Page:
In August, Epic Games design director Cliff Bleszinski submitted a list of "game developer flashcards" to Gamasutra -- a taxonomy of personalities and situations he's encountered over the course of his 20 year career.
"I've learned that while developers are incredibly intelligent, they can sometimes be a bit insecure about how smart they are compared to their peers," Bleszinski wrote. "In short, this article identifies communication techniques that are often used in discussions, arguments, and debates among game developers in order to 'win' said conversations."
The article garnered a tremendous response -- 71 comments, as of this writing -- and after taking a look at them, we decided to round up the best into a second installment of the article. Below, you'll find a second set of "flashcards" contributed by the community, with fresh illustrations by Juan Ramirez, who provided the art for Bleszinski's original article.
Your Design Chocolate is in My Art Peanut Butter. When an artist is disagreeable to incorporate a meaningful player feedback device, such as a visible wall or some other element, because they fear its incorporation will upset the visual composition of their work -- even though both in concert should result in a superior gameplay experience. - Ara Shirinian
Agile in Name Only. The producer who misuses Agile terminology, but never uses Agile development. The project ends up with a traditional waterfall dev cycle, but everything is horribly mislabeled. - Matthew Henry
The Do Nuthin'. Someone on the team that does nothing other than pass along your reports. - Aaron Cassillas
That's Not What [Blank] Is! A designer who would disagree with a non-Newtonian gravity mechanic because that's not what gravity is. - Matthew Downey
Trust Me, I'm the ____. When an artist, programmer, or designer uses their superior knowledge within their own field to avoid adding an element that may grow the scope within their department. - Tyler Coleman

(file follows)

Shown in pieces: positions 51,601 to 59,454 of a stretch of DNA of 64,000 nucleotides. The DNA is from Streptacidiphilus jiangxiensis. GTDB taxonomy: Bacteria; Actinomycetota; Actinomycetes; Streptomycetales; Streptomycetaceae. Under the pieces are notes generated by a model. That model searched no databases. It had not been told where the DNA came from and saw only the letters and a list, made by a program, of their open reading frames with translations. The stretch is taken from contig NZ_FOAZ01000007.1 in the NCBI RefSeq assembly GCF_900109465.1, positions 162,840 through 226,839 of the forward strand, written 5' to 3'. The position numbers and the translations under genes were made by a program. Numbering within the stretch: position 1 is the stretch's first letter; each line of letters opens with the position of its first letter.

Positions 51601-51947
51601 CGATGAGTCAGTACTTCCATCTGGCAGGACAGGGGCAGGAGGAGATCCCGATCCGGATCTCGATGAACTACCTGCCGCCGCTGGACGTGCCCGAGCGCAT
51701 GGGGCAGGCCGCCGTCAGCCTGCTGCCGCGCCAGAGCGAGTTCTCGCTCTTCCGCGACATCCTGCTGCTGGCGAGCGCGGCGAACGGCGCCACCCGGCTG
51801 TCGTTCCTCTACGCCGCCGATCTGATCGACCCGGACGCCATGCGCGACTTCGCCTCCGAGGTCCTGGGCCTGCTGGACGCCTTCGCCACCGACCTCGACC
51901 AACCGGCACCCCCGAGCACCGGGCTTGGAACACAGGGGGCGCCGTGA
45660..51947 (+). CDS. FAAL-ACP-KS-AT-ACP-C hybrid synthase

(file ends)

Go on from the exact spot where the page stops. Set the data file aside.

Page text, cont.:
The Box Dweller. Someone who immediately dismisses an idea because it wouldn't work within some other (often easily changeable) current constraint in the game.
Example: "We could never let you throw more than one grenade! The explosion overdraw would kill the framerate!" - Aaron San Filippo
Some of the comments, of course, built directly upon concepts introduced in the original article. The following four, in fact, describe personalities -- and their techniques -- that specifically counter some of Bleszinski's examples.
Dying on that Sword. The dev who refuses to back an idea, no matter what. Passively (or actively) works to prevent its success, even when the rest of the team is moving forward. Is often a response to ideas from The Prophet or The Gardener. - Curtiss Murphy
The Pesticide. The person who did not like The Gardener's idea in its earlier stages, and will now do anything they can to keep it out. - Tyler Coleman
The Anti-Prophet. The evil opposite of The Prophet who simply knows -- but has no reasons -- the idea won't work. If you ask why, (s)he'll reply with "You didn't think it through enough," when the truth is (s)he hasn't thought it through at all. - Matthew Henry
General Patton. The opposite of Analysis Paralysis. "A good plan violently executed now is better than a perfect plan executed next week." Though it's always good to think things through, too much thinking can be harmful. It's good to ask yourself: "Am I thinking about this aspect too much/little?" - Jan Stec
The Puppet. This particular developer has a role with responsibility to the game, but allows him or herself to be pushed around by people above them (who haven't played a game since Minesweeper.)
Their team implements designs that no one agrees are even the slightest bit decent. Sometimes they've got a hand so far up their ass the design team can't even suggest alterations to improve an idea without getting snapped at. - Sean Watson
|Arthur De Martino|